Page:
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12-12-12 Hurricane Sandy Benefit Concert-Review Print E-mail

When Is It Time to Stop Singing?

Did you see the 12-12-12 Hurricane Sandy Benefit Concert last night? We here at Dot's Voice Studios support when artists unite and make music for a good cause.  Overall, I thought it was an entertaining evening full of good-spirited musical legends who made a huge difference in many lives. It's amazing to consider how artists like Paul McCartney, at age 70 still sounded phenomenal, sailing through 3 octaves like it was nothing, from fast-paced hard-rock, to the peaceful ballad "Blackbird." And that is proof that the voice gets better with age if you look after it.

I would like to highlight a legendary artist with amazing presence, physique and vocal ability ... the first few moments of his solo performance gave me chills...but then I started to wonder about his voice. Was he compensating because he couldn't hit the notes?

Bon Jovi & Bruce Springsteen sing


Do you know who I'm talking about? It was Jon Bon Jovi, who tore it up with Bruce Springstein. By the time he got to solo his #1 hit "Living on a Prayer", he still commanded the stage with his power and presence, beginning his song in an a cappella ballad style, immeditatley connecting to the auidence and letting them finish the phrase, "Oh we're half way there, oh oh, we're livin' on a prayer." I got chills up and down my spine.

Next the song began with the whole band. Did you notice that every time it jumped up to the higher chorus, he didn't sing it, but instead, he let the crowd do it? It sounded awesome. I waited for him to belt it out, like he does so well the second time around. Again, he let the auidence sing it. Then when the song modulated even higher, I got very excited and just knew he would sing it. Again, he held the mic out to the audience - and they sang. He never sang the chorus.


So, the question is - did Jon Bon Jovi let the audience sing his chorus because he wasn't able to hit the notes, or did he do it for the entertainment factor?  My opinion is...maybe a little bit of both. But what does it matter anyway? He told a story with the song, stayed connected to it, and kept it authentic. There were other singers who sounded like their voices might be in trouble (like Alicia Keyes), but he wasn't one of them. Jon had great chord closure on the higher notes and sailed through his chest and middle registers gracefully. However, after belting out the first few songs with Springstein, I wonder if he trusted is voice enough to sail through the "oh oh" and "livin'" (the highest notes in the range of that song being a C# and D above high C), so he made an artistic choice to not risk it - and it worked and I loved it regardless. So did the crowd. And I'm sure, unlike some of the singers who pushed through their voice, Jon Bon Jovi at 50, will have vocal longevity because he is now using correct technique and is connected to his CORE when he sings. (He had to learn the hard way, like many singers–not to push).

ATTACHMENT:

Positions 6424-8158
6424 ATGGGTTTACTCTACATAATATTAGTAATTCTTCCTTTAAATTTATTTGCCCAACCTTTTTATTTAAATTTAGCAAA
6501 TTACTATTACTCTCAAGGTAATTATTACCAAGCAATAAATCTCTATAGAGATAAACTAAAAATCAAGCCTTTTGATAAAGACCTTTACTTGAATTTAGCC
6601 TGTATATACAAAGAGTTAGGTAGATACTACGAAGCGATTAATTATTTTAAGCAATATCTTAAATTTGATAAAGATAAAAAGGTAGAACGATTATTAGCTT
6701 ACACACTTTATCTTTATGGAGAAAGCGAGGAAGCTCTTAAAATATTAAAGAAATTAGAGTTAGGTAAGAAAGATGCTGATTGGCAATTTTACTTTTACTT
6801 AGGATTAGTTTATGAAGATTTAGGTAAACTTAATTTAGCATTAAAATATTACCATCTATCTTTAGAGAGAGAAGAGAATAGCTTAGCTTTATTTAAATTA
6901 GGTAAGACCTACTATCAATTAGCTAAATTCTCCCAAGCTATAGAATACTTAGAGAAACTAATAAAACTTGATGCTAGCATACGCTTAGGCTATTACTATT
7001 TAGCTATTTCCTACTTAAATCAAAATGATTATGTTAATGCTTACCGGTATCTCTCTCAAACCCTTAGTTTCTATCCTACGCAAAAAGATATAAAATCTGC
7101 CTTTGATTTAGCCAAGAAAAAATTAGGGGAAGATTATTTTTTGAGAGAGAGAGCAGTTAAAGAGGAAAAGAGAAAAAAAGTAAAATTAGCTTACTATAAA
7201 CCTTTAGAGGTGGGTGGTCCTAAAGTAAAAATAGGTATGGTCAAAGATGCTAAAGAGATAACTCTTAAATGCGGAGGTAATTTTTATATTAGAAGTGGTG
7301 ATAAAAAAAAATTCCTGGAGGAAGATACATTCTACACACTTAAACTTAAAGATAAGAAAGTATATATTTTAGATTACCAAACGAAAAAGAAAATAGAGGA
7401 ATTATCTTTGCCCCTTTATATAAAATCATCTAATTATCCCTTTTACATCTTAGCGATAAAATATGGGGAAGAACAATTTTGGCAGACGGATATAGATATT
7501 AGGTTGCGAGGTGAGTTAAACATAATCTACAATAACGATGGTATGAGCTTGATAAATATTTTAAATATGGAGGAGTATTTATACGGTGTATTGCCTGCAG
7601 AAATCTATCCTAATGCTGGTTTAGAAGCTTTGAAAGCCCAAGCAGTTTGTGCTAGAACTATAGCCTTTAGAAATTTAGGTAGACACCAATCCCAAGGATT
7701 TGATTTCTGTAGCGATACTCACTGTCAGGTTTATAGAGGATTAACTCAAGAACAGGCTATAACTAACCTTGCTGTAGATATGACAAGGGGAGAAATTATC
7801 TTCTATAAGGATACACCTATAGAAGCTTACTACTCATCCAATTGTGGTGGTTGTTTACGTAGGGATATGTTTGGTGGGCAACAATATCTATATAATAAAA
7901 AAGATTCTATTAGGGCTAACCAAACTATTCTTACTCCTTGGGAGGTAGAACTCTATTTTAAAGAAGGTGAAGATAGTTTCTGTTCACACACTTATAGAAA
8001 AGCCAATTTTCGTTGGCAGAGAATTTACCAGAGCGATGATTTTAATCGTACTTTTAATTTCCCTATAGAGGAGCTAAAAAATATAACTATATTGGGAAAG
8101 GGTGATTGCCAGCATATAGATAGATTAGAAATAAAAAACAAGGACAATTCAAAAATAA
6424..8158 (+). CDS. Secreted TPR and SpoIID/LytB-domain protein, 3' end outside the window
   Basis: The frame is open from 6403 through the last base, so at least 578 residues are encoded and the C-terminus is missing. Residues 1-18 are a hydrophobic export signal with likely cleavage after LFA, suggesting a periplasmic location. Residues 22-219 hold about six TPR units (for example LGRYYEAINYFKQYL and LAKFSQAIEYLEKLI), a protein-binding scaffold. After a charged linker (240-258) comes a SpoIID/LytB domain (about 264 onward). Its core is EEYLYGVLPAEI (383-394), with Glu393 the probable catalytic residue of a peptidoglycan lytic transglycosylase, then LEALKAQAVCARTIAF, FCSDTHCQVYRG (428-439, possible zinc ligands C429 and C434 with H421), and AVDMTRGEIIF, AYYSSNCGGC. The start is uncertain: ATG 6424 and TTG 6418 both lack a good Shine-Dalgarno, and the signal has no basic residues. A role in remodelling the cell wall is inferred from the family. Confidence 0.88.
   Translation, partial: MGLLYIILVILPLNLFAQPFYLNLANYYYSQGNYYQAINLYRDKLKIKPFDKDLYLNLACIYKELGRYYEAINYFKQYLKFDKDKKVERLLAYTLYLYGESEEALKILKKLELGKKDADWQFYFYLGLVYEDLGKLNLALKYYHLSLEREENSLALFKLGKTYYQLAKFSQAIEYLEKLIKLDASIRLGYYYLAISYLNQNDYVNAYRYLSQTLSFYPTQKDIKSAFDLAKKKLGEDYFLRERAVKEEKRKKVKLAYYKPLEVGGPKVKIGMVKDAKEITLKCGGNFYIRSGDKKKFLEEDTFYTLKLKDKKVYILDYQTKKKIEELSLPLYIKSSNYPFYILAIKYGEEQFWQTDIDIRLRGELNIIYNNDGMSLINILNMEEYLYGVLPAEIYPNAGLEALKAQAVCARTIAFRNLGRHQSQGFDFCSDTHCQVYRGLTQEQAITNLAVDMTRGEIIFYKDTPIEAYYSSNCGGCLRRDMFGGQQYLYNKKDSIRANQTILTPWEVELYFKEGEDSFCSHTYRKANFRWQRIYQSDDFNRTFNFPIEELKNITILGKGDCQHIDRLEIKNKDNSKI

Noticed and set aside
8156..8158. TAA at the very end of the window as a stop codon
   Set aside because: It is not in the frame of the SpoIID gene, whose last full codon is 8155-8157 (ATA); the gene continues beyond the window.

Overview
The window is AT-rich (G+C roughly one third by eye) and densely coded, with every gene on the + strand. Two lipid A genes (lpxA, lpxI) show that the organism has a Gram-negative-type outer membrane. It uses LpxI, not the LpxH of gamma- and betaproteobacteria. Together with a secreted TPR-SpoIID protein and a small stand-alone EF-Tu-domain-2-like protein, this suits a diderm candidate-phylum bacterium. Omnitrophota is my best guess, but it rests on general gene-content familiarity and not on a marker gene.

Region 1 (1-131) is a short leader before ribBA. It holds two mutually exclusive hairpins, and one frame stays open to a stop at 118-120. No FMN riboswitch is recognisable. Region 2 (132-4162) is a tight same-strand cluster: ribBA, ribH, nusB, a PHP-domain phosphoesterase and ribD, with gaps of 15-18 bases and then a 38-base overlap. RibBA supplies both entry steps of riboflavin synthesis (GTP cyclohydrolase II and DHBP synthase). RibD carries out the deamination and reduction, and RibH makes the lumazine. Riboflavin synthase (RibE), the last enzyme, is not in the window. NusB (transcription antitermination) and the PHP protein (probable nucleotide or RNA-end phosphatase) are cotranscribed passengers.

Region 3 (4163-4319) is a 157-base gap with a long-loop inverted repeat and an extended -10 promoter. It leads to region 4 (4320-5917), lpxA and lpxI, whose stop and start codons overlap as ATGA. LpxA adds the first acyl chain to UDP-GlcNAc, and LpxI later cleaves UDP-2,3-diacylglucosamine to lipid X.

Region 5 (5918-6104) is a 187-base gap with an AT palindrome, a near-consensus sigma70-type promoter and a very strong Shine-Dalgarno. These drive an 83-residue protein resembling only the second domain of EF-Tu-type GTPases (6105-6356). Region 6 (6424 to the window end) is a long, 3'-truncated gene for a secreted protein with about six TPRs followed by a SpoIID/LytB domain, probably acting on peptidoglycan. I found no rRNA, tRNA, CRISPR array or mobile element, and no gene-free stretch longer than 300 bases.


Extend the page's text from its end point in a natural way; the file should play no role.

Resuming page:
To summarize, remember:
1. As a singer, it's important to always look after your voice. Warm up your voice by doing stretches, lip trills and humming. (Click here if you do not have a vocal warm up program).

2. Remember that it's your authentic emotional connection to the message that is most important.

3. Connect to yourself first and know your limits, then your song, and lastly, your audience. Never push your voice and you will have it forever.

Jon Bon Jovi is an excellent example of a powerhouse singer who is doing it right now, and hopefully he will never stop singing, just like Paul McCartney!

I will be sharing holiday vocal tips during this season and product that will help you find your CORE Voice, keep it safe and take it to new levels, because empowered singing is more than just hitting all of the right notes!

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